Statement from Technological Higher Education Association (THEA) in response to the publication by the Higher Education Authority of the spatial and socio-economic profiles of higher education institutions.
The HEA’s publication today, 21 October, of spatial and socio-economic profiles of higher education institutions in Ireland is a critical publication, which has the potential to influence policy around funding of higher education in order to benefit the most socio-economically disadvantaged students. It should be welcomed by the entire higher education system.
This Report outlines exactly where students are studying – from the most affluent to the most socio-economically disadvantaged, from the urban dwellers to the geographically isolated. It is a valuable piece of research and provides national data-sets on which socio-economic- and geo-profiles of students can be accurately built for the first time.
Much of the conclusions outlined in this Report have been acknowledged in the past by individual institutions, but we welcome the publication now of the collective data that supports these national findings. Of particular interest are some key data-sets that show:
- There is a clear relationship between socio-economic advantage and leaving certs points attainment; 82% of students from socio-economic disadvantaged backgrounds achieve less than 405 leaving cert points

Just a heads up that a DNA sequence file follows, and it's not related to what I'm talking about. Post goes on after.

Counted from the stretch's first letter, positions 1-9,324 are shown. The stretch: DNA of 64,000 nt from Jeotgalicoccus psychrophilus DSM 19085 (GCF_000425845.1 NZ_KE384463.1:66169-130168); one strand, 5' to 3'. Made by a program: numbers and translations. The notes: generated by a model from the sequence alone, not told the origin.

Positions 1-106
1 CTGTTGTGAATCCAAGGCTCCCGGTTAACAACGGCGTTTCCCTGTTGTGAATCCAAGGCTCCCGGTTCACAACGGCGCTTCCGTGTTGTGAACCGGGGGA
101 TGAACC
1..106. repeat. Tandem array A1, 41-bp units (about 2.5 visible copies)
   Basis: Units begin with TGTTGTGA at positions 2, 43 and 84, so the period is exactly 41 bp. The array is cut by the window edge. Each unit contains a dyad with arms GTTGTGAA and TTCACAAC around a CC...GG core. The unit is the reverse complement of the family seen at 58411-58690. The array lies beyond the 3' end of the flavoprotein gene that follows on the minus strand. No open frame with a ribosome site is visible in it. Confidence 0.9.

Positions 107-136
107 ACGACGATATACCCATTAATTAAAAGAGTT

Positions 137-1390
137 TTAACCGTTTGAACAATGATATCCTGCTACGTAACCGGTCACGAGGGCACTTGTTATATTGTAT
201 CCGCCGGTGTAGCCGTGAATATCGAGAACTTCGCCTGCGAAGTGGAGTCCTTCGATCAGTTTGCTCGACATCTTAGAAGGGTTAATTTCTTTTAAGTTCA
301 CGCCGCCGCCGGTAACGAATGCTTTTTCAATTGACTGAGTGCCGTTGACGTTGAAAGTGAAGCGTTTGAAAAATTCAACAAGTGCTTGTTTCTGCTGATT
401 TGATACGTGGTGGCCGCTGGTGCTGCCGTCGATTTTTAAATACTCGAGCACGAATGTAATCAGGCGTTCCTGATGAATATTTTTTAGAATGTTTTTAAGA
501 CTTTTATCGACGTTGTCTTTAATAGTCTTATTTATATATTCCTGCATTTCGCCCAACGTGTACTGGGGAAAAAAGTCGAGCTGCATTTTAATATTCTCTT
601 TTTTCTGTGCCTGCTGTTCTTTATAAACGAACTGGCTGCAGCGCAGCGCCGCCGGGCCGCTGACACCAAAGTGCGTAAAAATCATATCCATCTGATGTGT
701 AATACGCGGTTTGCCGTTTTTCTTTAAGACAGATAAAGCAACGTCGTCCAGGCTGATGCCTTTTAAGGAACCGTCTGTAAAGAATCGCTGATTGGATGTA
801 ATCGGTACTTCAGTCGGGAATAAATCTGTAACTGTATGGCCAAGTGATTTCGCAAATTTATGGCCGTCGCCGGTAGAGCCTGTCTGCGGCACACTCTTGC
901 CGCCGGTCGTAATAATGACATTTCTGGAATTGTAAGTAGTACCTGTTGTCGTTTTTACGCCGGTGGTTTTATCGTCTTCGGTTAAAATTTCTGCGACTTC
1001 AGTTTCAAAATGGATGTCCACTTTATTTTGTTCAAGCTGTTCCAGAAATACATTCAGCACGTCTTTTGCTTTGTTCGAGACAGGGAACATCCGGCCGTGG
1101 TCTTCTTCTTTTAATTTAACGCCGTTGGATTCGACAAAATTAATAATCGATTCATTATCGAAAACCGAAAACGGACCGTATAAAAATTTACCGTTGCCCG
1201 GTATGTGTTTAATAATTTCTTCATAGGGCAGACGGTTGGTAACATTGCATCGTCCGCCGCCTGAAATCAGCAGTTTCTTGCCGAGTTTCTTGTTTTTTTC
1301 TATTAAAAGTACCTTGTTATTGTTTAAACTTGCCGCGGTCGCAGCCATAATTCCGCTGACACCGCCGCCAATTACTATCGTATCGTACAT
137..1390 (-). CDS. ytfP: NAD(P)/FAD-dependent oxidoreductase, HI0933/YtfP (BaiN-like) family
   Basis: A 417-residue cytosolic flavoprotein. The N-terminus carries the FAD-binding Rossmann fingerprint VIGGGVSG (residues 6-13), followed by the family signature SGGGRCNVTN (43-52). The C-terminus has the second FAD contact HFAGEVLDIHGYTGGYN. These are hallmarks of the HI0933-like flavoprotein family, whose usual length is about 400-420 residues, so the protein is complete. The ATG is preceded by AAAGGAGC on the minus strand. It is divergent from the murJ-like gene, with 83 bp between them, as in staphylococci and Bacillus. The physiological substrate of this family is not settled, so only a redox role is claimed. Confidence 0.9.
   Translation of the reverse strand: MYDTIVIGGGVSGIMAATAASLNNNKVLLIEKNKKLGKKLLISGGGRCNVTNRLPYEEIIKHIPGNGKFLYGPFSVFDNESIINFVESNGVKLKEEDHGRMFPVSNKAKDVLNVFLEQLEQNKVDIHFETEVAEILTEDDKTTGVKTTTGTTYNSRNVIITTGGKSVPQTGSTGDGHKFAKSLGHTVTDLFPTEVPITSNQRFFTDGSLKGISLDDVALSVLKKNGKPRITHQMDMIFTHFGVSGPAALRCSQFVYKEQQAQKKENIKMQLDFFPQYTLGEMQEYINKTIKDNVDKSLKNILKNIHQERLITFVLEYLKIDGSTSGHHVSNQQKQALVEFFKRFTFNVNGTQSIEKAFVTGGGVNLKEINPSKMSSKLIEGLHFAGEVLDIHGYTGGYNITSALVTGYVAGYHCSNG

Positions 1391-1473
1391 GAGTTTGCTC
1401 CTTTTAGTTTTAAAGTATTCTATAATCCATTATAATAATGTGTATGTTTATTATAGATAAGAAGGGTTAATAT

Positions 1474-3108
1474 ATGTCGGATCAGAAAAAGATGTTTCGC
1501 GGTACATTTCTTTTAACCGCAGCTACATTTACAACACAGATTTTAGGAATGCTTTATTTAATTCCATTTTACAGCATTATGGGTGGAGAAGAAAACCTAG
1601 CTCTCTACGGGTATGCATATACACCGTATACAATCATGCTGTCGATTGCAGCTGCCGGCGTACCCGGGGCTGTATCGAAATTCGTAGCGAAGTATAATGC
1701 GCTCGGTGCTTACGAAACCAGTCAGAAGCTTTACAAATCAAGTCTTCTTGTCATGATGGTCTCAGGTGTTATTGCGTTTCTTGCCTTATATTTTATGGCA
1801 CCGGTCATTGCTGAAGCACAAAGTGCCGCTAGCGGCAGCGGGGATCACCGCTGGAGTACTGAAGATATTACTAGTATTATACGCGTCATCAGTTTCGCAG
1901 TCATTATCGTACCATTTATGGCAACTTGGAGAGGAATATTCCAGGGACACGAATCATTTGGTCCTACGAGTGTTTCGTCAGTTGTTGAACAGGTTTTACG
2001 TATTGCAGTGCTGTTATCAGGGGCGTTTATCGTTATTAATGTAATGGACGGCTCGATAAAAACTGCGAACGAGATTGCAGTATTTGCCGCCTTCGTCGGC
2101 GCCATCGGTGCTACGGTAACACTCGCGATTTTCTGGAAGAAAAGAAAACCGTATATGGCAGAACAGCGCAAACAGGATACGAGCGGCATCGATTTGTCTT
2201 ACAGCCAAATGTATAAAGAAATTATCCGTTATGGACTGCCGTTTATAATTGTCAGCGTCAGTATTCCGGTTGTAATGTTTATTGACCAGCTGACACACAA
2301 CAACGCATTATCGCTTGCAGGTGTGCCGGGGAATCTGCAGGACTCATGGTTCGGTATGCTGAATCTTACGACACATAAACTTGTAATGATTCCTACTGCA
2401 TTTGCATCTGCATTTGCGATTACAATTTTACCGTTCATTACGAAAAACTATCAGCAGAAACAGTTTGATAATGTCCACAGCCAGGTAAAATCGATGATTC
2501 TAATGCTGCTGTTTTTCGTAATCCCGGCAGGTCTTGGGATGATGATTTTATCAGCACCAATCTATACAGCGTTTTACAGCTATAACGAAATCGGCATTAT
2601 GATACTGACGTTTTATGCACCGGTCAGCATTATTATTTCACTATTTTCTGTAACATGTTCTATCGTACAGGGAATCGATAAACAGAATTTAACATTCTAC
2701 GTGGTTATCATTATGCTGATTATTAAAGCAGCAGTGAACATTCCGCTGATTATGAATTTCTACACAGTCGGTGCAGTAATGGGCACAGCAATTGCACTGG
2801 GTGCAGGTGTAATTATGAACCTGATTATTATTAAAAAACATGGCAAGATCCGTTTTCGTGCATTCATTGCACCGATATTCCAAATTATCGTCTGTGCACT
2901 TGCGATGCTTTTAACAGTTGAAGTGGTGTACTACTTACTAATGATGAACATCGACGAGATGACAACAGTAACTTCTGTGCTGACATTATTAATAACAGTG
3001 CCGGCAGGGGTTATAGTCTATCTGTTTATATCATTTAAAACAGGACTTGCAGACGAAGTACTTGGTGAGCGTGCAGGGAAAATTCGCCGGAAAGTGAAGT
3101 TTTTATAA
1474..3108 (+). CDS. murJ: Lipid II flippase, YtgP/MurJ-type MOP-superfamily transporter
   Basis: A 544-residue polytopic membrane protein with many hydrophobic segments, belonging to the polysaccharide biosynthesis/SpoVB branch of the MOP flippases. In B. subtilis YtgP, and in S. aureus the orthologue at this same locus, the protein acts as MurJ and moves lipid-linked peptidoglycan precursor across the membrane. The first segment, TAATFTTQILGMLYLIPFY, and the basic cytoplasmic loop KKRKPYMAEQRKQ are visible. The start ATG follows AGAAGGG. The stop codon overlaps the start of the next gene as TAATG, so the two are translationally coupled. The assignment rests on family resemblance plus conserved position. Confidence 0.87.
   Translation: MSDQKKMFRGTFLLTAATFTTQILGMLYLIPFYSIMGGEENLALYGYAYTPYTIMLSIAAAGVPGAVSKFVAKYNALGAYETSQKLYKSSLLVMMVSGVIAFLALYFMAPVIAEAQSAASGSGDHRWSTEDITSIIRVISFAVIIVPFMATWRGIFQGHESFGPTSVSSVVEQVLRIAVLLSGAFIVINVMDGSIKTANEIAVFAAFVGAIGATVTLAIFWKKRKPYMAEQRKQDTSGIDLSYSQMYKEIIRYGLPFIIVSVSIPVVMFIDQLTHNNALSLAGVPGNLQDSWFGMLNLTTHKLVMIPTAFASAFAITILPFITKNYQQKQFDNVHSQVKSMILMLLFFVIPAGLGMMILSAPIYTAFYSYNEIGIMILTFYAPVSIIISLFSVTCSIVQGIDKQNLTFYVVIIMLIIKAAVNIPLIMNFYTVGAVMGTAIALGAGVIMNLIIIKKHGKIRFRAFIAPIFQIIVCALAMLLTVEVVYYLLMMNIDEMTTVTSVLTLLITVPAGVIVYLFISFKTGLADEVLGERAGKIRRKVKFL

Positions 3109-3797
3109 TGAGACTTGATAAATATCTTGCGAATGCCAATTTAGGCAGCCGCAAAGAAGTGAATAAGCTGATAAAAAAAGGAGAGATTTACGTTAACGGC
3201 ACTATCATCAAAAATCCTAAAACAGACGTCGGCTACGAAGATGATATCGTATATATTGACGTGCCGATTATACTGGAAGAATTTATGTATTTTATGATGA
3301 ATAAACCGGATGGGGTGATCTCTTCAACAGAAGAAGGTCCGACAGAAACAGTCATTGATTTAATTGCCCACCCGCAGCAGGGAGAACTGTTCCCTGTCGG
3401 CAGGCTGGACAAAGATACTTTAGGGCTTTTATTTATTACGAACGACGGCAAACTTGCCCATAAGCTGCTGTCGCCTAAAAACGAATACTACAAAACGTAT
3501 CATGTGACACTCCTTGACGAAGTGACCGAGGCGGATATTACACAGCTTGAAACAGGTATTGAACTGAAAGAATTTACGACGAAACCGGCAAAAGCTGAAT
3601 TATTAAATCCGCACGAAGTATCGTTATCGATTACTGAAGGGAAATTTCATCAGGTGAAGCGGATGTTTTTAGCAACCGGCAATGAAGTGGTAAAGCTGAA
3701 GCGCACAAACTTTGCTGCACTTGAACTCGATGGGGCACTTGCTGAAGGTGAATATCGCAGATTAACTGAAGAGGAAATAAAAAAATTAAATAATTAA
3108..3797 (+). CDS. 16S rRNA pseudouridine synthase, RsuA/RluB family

- the greater proportion of socio-economically disadvantaged and geographically isolated students attend higher education institutions in the technological higher education sector
- the Ratio of students from disadvantaged areas to every 10 students from affluent areas is three times higher in the technological higher education institutions than in the universities
There are clear policy choices for government in responding to this Report. The Report acknowledges the significantly higher institutional resources that are required to support disadvantaged students and those with lower leaving cert points attainment, the great majority of whom attend institutions in the technological sector. Dr Joseph Ryan, CEO THEA said
“We believe that a funding mechanism needs to be found to ensure that those institutions that reach out as part of their everyday activity to reduce disadvantage are adequately funded to do so. Institutions with high deprivation indices should receive significant additional funding that should be targeted at extra resources that are required to support vulnerable students through to completion.”
The Report also indicates that medicine, as a field of study, attracts the most affluent students from the wealthiest parts of the country. Medicine also offers one of the highest earning career opportunities. Yet medical students are the most subsidised students in the country by the taxpayer.
“We would urge Government to use the evidence in this newly published Report, in particular the deprivation index scores, to ensure that public monies are targeted where they are most needed”
For further information, please contact:
Róisín O’Connell, Head of Communications, THEA; (087) 9193333; email@example.com